|Source: SurveyLA Blog|
Something very interesting has happened to me. Because of this thing, I've decided to put this blog on hold, and start writing for another one.
I've been hired to work part-time for SurveyLA, the City of Los Angeles Historic Resources Survey. The concept is, for the first time ever, to go out to all of the buildings (and some things that aren't best described as buildings) in the City of Los Angeles to document what is there. This will give community stakeholders a sense of the historic assets in an area when they are evaluating development projects or making land-use and historic preservation plans. Buildings are being assessed both for architectural significance as well as for their associations with significant people and events.
A lot of the job will focus on maintaining SurveyLA's social media presence. There is the SurveyLA blog, a Facebook page, a Twitter account (@surveyla), and a MindMixer site. The idea here is to reach out to people who are interested in historic preservation (or don't yet know that they are interested) but who might not be willing or able to attend one of SurveyLA's in-person meetings.
SurveyLA strikes me as very exciting to write about. You don't have to spend much time in Los Angeles, or be an architect, to get a gut feeling that it is brimming with distinctive buildings. When I lived in Koreatown I wondered at the brick tenements from the Roaring Twenties, gothic cathedrals like Immanuel Presbetyrian Church, the newest mixed-use buildings at Metro stops, and art deco gems like the Bullocks Wilshire. These buildings were not just cool to look at, they made the neighborhood a more interesting place to be. They weren't just significant to me as works of architecture. They were also an impetus to reflection about the past.
Anyway, the whole topic of what is significant architecturally and historically will probably be one of the most important themes to wrestle with. Pluralistic society that we are, we will doubtless find many different reasons to want to preserve the past, and attach varying levels of significance to different buildings. At the same time, expert opinion and historic preservation law strive to create a sense of objectivity in a field that can sometimes feel quite subjective. All the more reason to involve as many people as possible in trying to figure out what is significant!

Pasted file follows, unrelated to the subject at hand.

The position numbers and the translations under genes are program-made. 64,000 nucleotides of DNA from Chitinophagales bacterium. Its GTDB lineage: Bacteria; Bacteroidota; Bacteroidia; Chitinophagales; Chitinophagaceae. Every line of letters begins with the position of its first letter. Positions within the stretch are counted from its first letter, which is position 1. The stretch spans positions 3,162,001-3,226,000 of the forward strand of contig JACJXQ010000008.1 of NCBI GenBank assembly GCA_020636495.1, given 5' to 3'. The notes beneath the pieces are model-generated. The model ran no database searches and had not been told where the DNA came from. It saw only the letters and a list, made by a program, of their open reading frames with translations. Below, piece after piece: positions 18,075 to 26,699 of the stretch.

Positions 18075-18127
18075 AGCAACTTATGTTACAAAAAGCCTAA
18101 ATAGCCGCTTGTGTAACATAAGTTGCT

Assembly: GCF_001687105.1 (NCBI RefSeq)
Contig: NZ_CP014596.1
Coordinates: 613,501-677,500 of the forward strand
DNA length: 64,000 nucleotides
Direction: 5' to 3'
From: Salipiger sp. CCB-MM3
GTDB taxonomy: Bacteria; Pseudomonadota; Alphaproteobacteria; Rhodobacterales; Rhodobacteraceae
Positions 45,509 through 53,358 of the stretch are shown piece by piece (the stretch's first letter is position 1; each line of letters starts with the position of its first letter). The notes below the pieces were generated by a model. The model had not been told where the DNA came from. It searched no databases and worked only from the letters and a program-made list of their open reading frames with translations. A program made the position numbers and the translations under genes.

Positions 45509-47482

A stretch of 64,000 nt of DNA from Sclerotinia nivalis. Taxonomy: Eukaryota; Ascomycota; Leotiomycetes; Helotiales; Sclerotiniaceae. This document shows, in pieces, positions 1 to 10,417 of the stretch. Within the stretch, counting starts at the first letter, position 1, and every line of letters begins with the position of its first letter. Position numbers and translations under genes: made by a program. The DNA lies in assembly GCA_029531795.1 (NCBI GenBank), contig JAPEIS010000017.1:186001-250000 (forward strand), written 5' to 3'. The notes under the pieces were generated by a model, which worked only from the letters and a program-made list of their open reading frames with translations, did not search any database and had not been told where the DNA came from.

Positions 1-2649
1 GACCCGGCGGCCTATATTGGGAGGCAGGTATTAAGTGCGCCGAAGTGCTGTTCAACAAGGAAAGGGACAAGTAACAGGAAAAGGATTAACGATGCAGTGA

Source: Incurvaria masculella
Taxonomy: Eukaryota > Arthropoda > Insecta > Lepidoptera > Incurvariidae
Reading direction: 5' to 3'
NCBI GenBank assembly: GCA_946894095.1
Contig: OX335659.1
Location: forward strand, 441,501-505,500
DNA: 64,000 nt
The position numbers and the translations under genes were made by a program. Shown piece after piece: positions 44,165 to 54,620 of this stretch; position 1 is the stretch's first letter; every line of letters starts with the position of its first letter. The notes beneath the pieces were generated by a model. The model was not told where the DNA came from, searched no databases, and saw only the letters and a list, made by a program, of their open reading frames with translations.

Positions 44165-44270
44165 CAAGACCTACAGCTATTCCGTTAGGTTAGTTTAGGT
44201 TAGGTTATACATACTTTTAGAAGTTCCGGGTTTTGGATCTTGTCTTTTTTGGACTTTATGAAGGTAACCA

Another important theme is that Los Angeles is a dynamic place that will inevitably continue to change in the future. Indeed, I have argued here that we need to make changes to our urban form to become more sustainable. Historic preservation, at its best, provides us with physical links to our past, enhances our sense of place, and connects us to our shared social and cultural history, without attempting to choke off all change. It is a delicate and important balance to strike.
As for this blog, my new position is grant funded and lasts no longer than September 2012, so I may come back to it in the future. Putting Straight Outta Suburbia on hold will allow me to focus on SurveyLA and avoid any apparent conflict of interest (i.e. praising or criticizing Los Angeles while I work for Los Angeles). Just in case this is the end and I just can't accept it yet, let me just say that I have enjoyed immensely advocating for New Urbanism and alternatives to our car-based transportation system here. I am convinced that these ideas are important tools (though certainly not the only ones) in the effort to tackle a number of critical social challenges from climate change, to habitat loss, to the lack of affordable housing, to the obesity crisis.
In this new position I will probably have to strike a more objective tone and appreciate historic buildings of all types, including detached houses, of which Los Angeles has many fine examples. The tension between suburban and urban visions for Los Angeles' future of course is an important theme as well, not just in historic preservation, but in planning generally. Regardless of the path we choose, we should beware of an arrogance that would lead us to sweep away all of what has been built before in the name of "progress". We certainly made that mistake repeatedly during the "urban renewal" and interstate highway era of the 1950s and 60s.
Thank you for reading and PLEASE PLEASE PLEASE check out the SurveyLA blog (and leave comments!). I hope to have new SurveyLA content up by the end of next week.